"I think we can all agree that the CEO ought to be paid more than the average employee at a firm. Otherwise, who'd want the job? But things do appear to be tilted pretty far out of whack."
I volunteer to be the CEO of any major corporation for free. Heck, I will pay for the priveledge. The knowledge and connections I would build in the C-suite there would translate into super pay somewhere else in the future.
"Was Otellini's performance in 2012 worth 190 average engineers?
Don't forget, Otellini is famously not even an engineer (the first Intel CEO to hold that distinction)"
What a narrow tunnel vision
"Don't forget, Otellini is famously not even an engineer (the first Intel CEO to hold that distinction). He's an MBA. He's paid by Intel's shareholders to protect and grow their investment. Investors don't necessarily care about Intel's industry leading process technology, tri-gates, 22-nm, or Sandy Bridge. They care more about the value of their investment. Just for the sake of discussion, Intel's stock price closed 2011 at $24.25 and was down to $20.62 by the end of 2012."
Maybe Intel should hire NVDA CEO - the guy has an engineering degree but seems to lack people skills calling TSMC (NVDA's manufacturing partner) 20nm process absolutely worthless - yeah and check out NVDA stock price performance....
and he seems to care about Intels TriGates and manufacturing capabilities...
"Nvidia Wants to Make its Chips Inside Intel's Factories"
As I recall Paul Otellini more than doubled Intel's sales while maintaining a very healthy bottom line -- and increasing Intel's market share and process technology lead. Hardly a bad record.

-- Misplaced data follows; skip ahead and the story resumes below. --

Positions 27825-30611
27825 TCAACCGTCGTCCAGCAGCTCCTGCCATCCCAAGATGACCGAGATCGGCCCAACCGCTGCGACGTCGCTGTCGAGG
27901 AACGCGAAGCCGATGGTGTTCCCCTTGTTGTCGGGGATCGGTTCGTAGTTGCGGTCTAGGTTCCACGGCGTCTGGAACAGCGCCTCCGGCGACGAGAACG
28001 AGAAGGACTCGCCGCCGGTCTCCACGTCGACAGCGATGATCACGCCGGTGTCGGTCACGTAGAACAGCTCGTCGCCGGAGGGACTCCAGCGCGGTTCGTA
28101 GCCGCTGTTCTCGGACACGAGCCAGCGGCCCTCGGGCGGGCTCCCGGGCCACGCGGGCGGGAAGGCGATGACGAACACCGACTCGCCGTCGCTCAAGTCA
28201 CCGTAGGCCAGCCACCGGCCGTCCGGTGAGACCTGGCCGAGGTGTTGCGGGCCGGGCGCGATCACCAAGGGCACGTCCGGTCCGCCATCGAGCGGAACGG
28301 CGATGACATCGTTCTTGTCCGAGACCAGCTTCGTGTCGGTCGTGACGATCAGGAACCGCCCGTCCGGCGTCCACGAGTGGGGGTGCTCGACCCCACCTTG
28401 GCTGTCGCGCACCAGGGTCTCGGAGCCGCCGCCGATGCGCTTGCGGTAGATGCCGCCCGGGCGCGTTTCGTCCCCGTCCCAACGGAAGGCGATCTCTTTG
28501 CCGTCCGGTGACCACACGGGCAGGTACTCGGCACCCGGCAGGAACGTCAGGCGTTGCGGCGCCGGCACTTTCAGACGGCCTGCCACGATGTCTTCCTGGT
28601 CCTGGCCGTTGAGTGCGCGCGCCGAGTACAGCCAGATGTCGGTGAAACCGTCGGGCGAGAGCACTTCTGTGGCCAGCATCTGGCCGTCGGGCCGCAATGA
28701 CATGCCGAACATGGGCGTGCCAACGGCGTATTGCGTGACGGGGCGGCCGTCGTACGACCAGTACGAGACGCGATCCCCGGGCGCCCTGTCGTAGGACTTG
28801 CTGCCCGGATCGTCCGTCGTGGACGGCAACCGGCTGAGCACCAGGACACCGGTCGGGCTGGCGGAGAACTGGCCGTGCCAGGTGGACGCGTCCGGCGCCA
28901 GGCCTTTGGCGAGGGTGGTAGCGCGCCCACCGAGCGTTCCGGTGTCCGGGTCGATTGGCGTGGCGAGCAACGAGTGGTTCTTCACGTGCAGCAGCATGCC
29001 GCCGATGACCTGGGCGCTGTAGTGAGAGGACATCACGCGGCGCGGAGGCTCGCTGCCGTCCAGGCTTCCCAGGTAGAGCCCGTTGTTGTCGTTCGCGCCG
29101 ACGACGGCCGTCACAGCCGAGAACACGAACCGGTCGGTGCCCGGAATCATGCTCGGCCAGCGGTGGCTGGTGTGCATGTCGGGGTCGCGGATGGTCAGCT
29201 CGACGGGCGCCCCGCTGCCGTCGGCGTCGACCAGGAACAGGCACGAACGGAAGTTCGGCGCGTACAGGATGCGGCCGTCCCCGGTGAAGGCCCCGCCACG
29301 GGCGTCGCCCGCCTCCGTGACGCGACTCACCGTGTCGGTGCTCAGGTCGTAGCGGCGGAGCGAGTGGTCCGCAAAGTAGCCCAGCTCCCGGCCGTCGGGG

The only criticism I might have is that he realized the ultimate impact of smart phones & tablets on the PC industry a couple of years later than he should have. To his credit, the threat was finally recognized and steps taken to address it. Was it just in time or too little too late? We don't know yet.
Discussion of MBA vs Engineer is ludicrous - by the time any individual becomes CEO of a major multinational corporation they have been organizational managers and business decision makers much longer than they ever were contributing engineers, accountants, etc.
My guess is that Paul Otellini knows more about 22nm process technology and CPU architecture than 99% of the readers of this blog... Does that make him a good CEO or a bad one?
Finally - if the question is could Intel get the same quality CEO for $1M/year, probably not. $10M/year, maybe. Even in the CEO position the free market works. If another company was willing to pay that $1M CEO $5M - why would he stay at Intel?
BTW - If you owned a business, would you hesitate to pay 0.03% of your sales to get the best person possible to run it for you???
I hear that average pay raise for rank and file employee is 1% this year, which is normally 2-2.5%. So a base salary raise of 9% for an outgoing failed CEO and t-comp of 19M doesn't make sense. Just another evidence that the "suits" have come to roost at Intel and are simply raiding the company.
Intel had its fling with an Economist / MBA as CEO and has had a dismal outcome. Its time to "GET SMART", preferably someone with the technical confidence ( backed by track rcoord ) to marshal Intel's fast eroding Fab lead into winning new architectures.
There are lots of arguments in favor of high CEO salaries, none of which I buy.
One is that if you DON'T pay $19 million, the CEO will go somewhere else where he/she will be paid such an amount.
But hang on, Otellini is retiring early!!!!
First let me say that I'd be the last to grumble about our six-figure salaries. And I also think that the owner of a company ought to be able to pay the employers whatever he wants. But that's the problem. I'm an owner of Intel, and my ability to influence pay is very weak. I would not pay my employee $19m and I don't believe I get better performance for $19m than I would for $1m. I'd vote to put the bulk of that in dividends.
As we unveil EE Times’ 2015 Silicon 60 list, journalist & Silicon 60 researcher Peter Clarke hosts a conversation on startups in the electronics industry. Panelists Dan Armbrust (investment firm Silicon Catalyst), Andrew Kau (venture capital firm Walden International), and Stan Boland (successful serial entrepreneur, former CEO of Neul, Icera) join in the live debate.